22Aerobic respiration There are two different types of respiration. When you exercise at a steady, comfortable rate, the cardiovascular system is able to supply the muscles with all the oxygen they need.Under these conditions, aerobic respiration takes place.carbon dioxideglucose+ oxygenenergy++ waterAerobic exercise can be maintained for long periods without the performer getting breathless or suffering muscle cramps. Moderate activities like walking, jogging, cycling and swimming use aerobic respiration.
24Anaerobic respiration When you exercise at a high intensity, the cardiovascular system cannot supply enough oxygen to the muscles.Under these conditions, anaerobic respiration takes place.glucoseenergy+ lactic acidWith no oxygen available, glucose is burned to produce energy and lactic acid.Lactic acid is a mild poison. As it builds up, it causes muscle pain and eventually cramp.Short, intense activities like sprinting, weightlifting, jumping and throwing use anaerobic respiration.
27Exam-style questionsDescribe the passage of oxygen from the nasal passages to the bloodstream.David goes jogging once a week for 45 minutes.David tries to increase his pace. He finds that he is forced to stop running and breathe hard for several minutes.List two differences between the air that David inhales and the air that he exhales while jogging.What two substances are used by David’s body cells to produce energy? What are the products of this reaction?From the nasal passages, the oxygen in the air passes the larynx, down the trachea, into the bronchi. It then passes through the bronchioles and into the alveoli. Oxygen passes through the semi-permeable walls of the alveoli, into the capillaries which cover the alveoli walls.a) There will be less oxygen, more carbon dioxide and more water vapour. b) Glucose and oxygen. The products are carbon dioxide and water. c) David had to stop because as exercise became more intense, his cardiovascular system could no longer supply his muscles with enough oxygen. Anaerobic respiration started, producing lactic acid. When the concentration of lactic acid in David’s muscles got too high, David was forced to stop and repay the oxygen debt. d) The body needs oxygen to neutralize lactic acid. Breathing hard after exercise also helps to get rid of any carbon dioxide that is left in the tissues.c) Explain why David had to stop.d) How did breathing hard help him to recover?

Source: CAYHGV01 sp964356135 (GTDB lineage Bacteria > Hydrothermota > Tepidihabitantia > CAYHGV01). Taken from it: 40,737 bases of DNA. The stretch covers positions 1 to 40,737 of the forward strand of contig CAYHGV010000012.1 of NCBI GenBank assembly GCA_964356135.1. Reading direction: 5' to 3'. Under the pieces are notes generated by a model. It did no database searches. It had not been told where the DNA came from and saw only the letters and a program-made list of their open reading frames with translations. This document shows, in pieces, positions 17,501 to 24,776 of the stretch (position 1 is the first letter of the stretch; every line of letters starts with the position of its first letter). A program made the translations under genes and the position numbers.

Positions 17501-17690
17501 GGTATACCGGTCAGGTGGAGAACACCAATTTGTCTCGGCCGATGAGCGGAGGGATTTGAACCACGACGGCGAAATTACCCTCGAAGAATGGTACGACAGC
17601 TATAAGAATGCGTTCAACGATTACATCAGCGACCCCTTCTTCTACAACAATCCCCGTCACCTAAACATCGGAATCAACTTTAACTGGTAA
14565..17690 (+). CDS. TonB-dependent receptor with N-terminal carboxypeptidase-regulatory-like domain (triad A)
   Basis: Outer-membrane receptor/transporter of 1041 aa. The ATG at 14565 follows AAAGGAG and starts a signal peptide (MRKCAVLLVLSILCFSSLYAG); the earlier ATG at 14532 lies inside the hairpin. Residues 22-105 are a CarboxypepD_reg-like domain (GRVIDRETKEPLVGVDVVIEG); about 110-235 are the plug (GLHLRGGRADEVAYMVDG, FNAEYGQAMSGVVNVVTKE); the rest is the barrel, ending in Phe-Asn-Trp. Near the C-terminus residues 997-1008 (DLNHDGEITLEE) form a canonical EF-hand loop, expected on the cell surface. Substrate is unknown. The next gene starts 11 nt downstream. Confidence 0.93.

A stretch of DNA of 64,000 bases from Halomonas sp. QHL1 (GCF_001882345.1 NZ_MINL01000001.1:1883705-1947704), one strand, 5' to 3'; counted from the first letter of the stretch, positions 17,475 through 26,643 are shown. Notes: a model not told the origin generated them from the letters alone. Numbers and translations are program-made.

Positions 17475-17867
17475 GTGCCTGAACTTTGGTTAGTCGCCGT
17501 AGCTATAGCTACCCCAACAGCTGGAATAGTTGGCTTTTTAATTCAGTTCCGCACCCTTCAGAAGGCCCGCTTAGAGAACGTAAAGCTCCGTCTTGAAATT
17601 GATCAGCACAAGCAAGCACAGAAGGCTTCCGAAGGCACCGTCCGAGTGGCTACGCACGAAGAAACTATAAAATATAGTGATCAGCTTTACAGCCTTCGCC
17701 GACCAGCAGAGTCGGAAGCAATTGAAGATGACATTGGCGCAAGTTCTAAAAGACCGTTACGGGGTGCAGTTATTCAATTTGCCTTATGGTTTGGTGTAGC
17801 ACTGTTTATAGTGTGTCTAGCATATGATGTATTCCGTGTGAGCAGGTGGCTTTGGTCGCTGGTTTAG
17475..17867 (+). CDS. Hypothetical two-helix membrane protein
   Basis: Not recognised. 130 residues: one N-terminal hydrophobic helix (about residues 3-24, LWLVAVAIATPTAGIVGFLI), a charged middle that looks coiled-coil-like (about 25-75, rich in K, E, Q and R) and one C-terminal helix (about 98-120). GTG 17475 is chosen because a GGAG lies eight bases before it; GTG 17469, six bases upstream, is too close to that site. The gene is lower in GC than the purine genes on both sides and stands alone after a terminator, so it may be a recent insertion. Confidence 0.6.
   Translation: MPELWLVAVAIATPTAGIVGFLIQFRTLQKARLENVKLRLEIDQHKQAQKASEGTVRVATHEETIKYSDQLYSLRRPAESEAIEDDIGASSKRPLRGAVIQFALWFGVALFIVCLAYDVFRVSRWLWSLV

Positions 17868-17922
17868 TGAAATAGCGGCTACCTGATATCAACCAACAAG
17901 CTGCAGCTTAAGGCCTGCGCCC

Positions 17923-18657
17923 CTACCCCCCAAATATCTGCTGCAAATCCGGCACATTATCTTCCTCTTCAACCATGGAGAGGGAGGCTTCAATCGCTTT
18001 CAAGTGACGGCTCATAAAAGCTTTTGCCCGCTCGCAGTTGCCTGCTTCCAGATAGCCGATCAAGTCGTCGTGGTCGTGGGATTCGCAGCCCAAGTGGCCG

28Can you remember all these keywords? LarynxTracheaBronchus / BronchiBronchiolesAlveoliDiaphragmIntercostal musclesOxygen uptakeTidal volumeRespiratory rateMinute volumeVital capacityResidual volumeAerobic respirationAnaerobic respirationOxygen debtLactic acid